It's been three weeks now since Paul Duffen resigned from his position as chairman of Hull City, following the release of the club's finances. In his place came Adam Pearson, seen as a returning messiah by many fans.
Pearson is the man who turned around the Tigers' fortunes and dragged the club into the 21st Century with its head held high. Prior to his arrival, the club had languished as perennial underachievers for much of its long history, lurching from one disastrous situation to another with a few high spots along the way.
Pearson bought the club for next to nothing in 2001 and helped orchestrate the move from the crumbling and dilapidated Boothferry Park to the shinny new all-seater Kingston Communications Stadium.
Pearson wasn't afraid to wield the axe if he thought a manager wasn't working out right, as Brian Little found out after he was sacked despite taking the Tigers to the Third Division playoffs—an action Pearson would go on record that he regretted for not giving Little more time.
However, after some faltering steps in the early days, Pearson found his grove, and so did the Tigers under manager Peter Taylor. Pearson was loyal and hardworking, helping to forge an excellent working relationship with Taylor that allowed the club to gain back-to-back promotions, leaving the Tigers in the Championship.
However, despite this, Taylor expressed interest in pastures new at his old club, Crystal Palace. Pearson felt betrayed and let Taylor know this, ultimately leading to Taylor leaving the club that had restore his reputation in the game.
After another failed managerial appointment in the form of Phil Parkinson, Pearson appointed Phil Brown as Parkinson's assistant to give him some experience to help guide him.
During this period Pearson saw that he had taken the Tigers as far as he could. He didn't have the financial backing to make a real and sustainable push from Championship relegation battlers unless he could get more money into the club.
He managed to do this in the form of Russell Bartlett, who had looked at buying West Ham but had found the asking price too high. So it was that Pearson sold Hull City to Bartlett for £10 million.
His last act before handing over the reigns to new Chairman Paul Duffen was to promote Brown from assistant to Hull City's full-time manager.
The new regime helped to bring about the unthinkable for Hull City fans, promotion to the Premiership, and survival for another season. However, after all of Pearson's prudence and emphasis on financial sustainability, that soon disappeared under Duffen's tenure.
So after a fantastic 2008, the year 2009 was a complete disaster, culminating in the return of Pearson this month, but where does that leave Brown?
Pearson was in discussions with Bartlett about taking the executive chairman's position prior to the away fixture at Turf Moor, Burnley, and was in the director's box watching the display. Unfortunately for the Tigers, despite a valiant and spirited display, they were undone by a shocking display form the ref.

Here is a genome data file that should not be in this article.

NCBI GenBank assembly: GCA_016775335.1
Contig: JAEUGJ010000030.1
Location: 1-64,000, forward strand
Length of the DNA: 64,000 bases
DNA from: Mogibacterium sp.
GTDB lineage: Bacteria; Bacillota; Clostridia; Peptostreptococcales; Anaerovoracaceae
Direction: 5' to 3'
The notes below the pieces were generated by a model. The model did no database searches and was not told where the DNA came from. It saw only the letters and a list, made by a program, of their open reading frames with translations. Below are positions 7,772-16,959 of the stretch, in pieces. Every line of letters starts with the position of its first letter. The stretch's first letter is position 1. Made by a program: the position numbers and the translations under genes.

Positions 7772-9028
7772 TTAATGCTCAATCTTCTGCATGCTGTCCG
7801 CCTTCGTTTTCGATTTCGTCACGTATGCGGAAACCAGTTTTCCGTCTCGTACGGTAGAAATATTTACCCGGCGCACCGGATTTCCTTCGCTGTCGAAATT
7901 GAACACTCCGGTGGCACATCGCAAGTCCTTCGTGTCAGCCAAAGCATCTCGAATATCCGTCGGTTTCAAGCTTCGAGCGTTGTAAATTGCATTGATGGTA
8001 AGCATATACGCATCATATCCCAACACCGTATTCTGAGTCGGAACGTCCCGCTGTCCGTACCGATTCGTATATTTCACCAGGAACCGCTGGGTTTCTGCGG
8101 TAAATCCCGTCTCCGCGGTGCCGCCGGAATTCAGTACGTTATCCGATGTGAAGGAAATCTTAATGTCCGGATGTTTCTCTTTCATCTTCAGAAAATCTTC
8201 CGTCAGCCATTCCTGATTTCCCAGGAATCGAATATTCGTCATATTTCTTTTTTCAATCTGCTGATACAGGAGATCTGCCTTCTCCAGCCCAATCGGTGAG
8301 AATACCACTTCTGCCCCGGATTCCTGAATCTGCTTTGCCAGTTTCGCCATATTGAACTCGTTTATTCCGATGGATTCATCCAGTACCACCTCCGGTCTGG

However, the performance from Brown's Tigers was enough for Pearson to let Brown keep his job, at least for another week. Stoke City traveled to the KC the following week, and Brown's players did not disappoint. An emphatic display from the team, led by fit again Jimmy Bullard, saw Hull control the game for all most all of the 90 minutes, beating the Potters 2-1.
The last two performances have left Pearson with a reasonably easy scenario to handle. Brown's handling of the team and the performances have meant that Pearson can leave well alone and concentrate on getting the club back on the right financial track.
It also appears that he has told Brown to control his media appearances. Prior to Pearson's return, Brown has had a number of foot-in-mouth situations that have left the club as the hunting ground for the story-hungry media.
The handling of the media after the Stoke City victory by the club's assistant manager, Brian Horton, would appear to be the result of Pearson's direct interjection. This will allow Brown to focus his attention on the team and take the target off his back that the media have firmly attached.
If the result of the Stoke game had been different, or at least the display had been as lacklustre as some of the club's recent outings, then Pearson would have had to have addressed Brown's recent failings on the field. There have been rumours circulating that Darren Ferguson left Peterborough because of interest from the Tigers.
This rumour seems hard to believe. When Pearson appointed Parkinson after the debacle of Peter Taylor's switch to Crystal Palace, Pearson set his standard to a new up-and-coming manager that was supposed to be the one to take the club to the next level. That didn't happen, and it would seem quite hard to believe that he would let lightning strike twice.
Pearson has not been in charge very long, and it is still too soon to say whether he will stick with Brown as manager in the long term, but the Tigers have an overbloated roster either way. However, the players that are available if fully fit are more than capable of keeping the club in the Premiership, and Pearson knows this.
He also knows that you don't become a bad manager overnight. By making Brown take more of a back seat at press conferences and post-match interviews, he can concentrate on the team's on-field actions. It will once again allow the name of Hull City to be on the forefront, not Phil Brown's.
Ultimately, it does not matter what happens behind the scenes with the new regime. For Brown and Hull City's survival, it is vitally important that the players remain fully fit and the performances on the field remain 100 percent committed.
If that happens, Adam Pearson, Phil Brown, and Hull City fans will be happy.